Author Topic: To startup or not to startup  (Read 4299 times)

WhatIsFrugalAfterAll

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To startup or not to startup
« on: March 14, 2015, 11:45:25 AM »
Hi!

So I have a fairly reasonable career. Able to make a decent paycheck, and save towards FI. I enjoy my career, but am not super challenged. I am just a minion, no one under me, no major responsibility. I recently stumbled upon a chance to join a new but funded startup as a fairly major player. This would mean a short term pain (aka paycut) for possible long term gain.  Has anyone ever had a decision like this? What were your factors in the decision:

Pros of current job:
  • Pays roughly 30k more per year. In 5 years, that is 150k cash money in an index fund (- taxes + growth)
  • More stable. Odds of being fired or going out of business are very low.
  • Really a 9-5 job. I can log off at 5 and not have to think about it at all
  • Ideal commute. 0 hours per week

Pros of Startup Job:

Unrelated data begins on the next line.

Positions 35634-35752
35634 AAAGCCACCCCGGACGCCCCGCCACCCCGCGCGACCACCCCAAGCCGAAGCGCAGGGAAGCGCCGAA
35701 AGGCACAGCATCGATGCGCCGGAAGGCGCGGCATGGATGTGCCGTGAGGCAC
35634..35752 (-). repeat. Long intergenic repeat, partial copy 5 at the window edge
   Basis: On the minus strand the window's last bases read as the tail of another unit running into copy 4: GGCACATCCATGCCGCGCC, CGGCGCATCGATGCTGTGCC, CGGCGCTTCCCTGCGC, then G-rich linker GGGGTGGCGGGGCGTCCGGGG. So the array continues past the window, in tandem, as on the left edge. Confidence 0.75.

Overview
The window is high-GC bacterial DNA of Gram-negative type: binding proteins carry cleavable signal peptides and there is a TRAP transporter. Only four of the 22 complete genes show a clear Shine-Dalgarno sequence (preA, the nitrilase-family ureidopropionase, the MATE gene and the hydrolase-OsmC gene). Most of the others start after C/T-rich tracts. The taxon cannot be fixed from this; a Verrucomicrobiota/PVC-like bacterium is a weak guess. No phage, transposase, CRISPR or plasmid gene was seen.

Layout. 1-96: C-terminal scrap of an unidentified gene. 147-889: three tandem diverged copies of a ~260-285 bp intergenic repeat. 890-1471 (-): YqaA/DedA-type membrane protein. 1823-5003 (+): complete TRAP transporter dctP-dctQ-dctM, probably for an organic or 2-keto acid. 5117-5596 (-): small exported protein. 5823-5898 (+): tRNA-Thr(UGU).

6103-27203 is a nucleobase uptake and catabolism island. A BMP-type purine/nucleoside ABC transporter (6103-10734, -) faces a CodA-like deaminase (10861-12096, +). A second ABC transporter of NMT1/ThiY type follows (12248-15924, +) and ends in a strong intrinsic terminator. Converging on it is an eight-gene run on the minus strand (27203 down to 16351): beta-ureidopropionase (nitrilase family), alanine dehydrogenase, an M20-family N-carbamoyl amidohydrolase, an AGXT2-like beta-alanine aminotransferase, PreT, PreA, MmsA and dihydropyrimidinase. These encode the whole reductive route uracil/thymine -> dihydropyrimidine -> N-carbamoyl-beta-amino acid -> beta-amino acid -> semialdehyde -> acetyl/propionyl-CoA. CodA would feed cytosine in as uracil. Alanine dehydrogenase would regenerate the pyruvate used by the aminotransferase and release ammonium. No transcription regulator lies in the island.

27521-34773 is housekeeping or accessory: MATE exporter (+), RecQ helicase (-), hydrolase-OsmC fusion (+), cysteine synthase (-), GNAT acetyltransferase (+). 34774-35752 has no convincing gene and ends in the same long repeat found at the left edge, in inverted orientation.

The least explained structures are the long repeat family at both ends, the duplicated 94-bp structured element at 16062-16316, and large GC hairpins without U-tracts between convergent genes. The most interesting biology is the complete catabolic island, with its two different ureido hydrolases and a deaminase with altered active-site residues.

• Equity. Would start with roughly 1/2 a million dollars in equity. Could be worth $0. Could be worth millions if I am successful and the company grows and IPOs or is bought.
  • More responsibility. I would be leading an entire part of the company, and grow my team out. Maybe only start with 1 report on day 1 (as company will stay small for first year or so), but eventually would be many people directly reporting to me.
  • I would have a lot more say and control in day to day decisions. Instead of being another Indian, I would be a Chief.
  • Future career seems a lot more interesting. It could lead to future jobs along this line, with more responsibility. So even if this startup ends up a bust, I could still make out good in the 10 year timeframe as I got other similar jobs.

I am not sure I see the stars aligning for this again. I can find more 9-5 jobs if I need to, not sure I can find another startup opportunity like this.

Thoughts? Has anyone else been through the startup game?  I have worked as a minor player in 2 startups so I know the drill, but having 10k in equity is very different from 1/2 a million.

Sparafusile

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Re: To startup or not to startup
« Reply #1 on: March 14, 2015, 12:10:10 PM »
A start up is always a calculated risk. Here are a couple questions for you:

Are you single? If so, do you have a fall-back plan in case you end up broke?
If you're not single, will your significant other be able to support both of you if you end up broke?
How well do you know the business you're thinking about joining? Have you seen the business plan? Is it actually up and running and earning income?